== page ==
“...after all, the final goal should be to make this cultural heritage available to all, while financing its preservation with funds from the touristic activities.”
Indeed, a restoration of the Jiankou Great Wall, if aimed at improving access to the structure, might allow many more than just the most adventurous hikers to benefit from the scenery. Still, there is no way of knowing if ticket access will be introduced, a move that would effectively strip the area of its reputation of a backpackers’ paradise that comes free of charge.
For people whose lives are closely connected to the UNESCO-protected attraction, though, this wouldn’t necessarily mean bad news. He actually is happy about the possibility that more tourists might be able to access this section of the wall. “Our business would benefit from collaborating with the government in providing structures for tourism,” he says, “And after all, the final goal should be to make this cultural heritage available to all, while financing its preservation with funds from the touristic activities.”
Hayden Opie, marketing manager at Beijing Hikers, a business that offers hikes and expeditions popular among Beijing dwellers and foreign visitors alike, says that the current renovations are also not likely to impact their business in the near future. “It seems like the section to be repaired is not one that we currently offer as a hiking trail, because it’s too steep and broken to ensure safety,” he said, signaling that restorations might actually open more, currently out-of-reach sections to visitors.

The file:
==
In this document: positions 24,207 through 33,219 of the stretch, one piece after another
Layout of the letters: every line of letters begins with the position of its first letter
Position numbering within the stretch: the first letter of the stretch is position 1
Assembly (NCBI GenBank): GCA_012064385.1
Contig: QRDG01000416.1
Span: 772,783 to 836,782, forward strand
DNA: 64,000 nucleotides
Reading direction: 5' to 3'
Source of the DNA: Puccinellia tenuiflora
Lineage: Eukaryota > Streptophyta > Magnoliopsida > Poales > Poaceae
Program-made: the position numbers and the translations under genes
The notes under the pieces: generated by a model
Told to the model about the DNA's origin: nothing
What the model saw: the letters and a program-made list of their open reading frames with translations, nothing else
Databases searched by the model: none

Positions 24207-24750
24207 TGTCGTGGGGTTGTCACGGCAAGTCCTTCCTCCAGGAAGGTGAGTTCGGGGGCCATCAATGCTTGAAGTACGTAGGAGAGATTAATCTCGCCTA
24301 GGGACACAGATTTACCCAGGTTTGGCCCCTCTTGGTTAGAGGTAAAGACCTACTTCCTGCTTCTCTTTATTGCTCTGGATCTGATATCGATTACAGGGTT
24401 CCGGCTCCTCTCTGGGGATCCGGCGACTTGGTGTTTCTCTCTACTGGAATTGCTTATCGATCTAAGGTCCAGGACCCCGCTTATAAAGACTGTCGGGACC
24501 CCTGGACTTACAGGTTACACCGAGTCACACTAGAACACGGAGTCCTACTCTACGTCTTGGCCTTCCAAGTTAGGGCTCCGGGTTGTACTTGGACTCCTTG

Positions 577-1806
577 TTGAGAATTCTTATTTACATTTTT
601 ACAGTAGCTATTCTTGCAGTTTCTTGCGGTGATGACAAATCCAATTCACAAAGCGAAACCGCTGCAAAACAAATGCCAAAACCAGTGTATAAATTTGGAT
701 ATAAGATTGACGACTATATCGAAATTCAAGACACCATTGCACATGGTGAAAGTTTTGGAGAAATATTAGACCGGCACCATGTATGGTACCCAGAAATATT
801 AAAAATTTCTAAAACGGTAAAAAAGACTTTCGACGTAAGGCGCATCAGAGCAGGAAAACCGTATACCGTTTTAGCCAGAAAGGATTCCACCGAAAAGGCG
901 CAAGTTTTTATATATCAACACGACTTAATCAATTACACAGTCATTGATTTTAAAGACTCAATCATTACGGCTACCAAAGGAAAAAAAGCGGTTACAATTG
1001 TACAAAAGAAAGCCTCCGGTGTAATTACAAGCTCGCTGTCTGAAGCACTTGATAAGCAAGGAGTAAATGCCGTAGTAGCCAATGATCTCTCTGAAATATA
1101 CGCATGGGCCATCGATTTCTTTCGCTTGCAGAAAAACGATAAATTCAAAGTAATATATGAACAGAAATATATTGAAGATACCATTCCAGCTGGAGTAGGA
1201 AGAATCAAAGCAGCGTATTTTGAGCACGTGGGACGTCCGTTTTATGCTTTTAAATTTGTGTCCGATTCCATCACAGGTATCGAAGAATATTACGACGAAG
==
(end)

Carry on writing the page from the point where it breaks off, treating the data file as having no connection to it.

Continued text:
Opie mentioned instead the quality of the interventions as a possible source of disruption. “If the repairs are poorly done, we would likely stop hiking there,” he told That’s. Recently, the Beijing government has been focusing a lot of conservation efforts on the Jiankou section of the Great Wall, where 1,487 meters of structure have already been renovated. Another 744 meters are expected to be renovated by the end of 2019. From 2007 to 2016, for a total of nine years, the Chinese government invested RMB374 million (USD55.9 million) in reconstruction, according to the Beijing Municipal Cultural Heritage Bureau.
Despite the efforts, the result is not guaranteed, as recent episodes demonstrate. In February 2018, a section of the Great Wall located near Yanmen Pass in Dai County, Shanxi province, collapsed after heavy rainfall, damage that many attributed to poor-quality renovations. In 2016, an 8-km stretch in Suizhong county, Liaoning, made headlines after a heavy-handed restoration left the wall looking like a smooth concrete path.
For now, though, one of China hikers’ favorite camping and walking grounds remain available to all. “Whether fans of the oldest, more realistic-looking sections of the Great Wall will still come back to Jiankou in five years’ time,” concludes He, “will all depend on whether the interventions pend more towards preservation or straight-out refurbishing of the Wall. But we have no way of knowing.”
[Cover image via Pexels.com]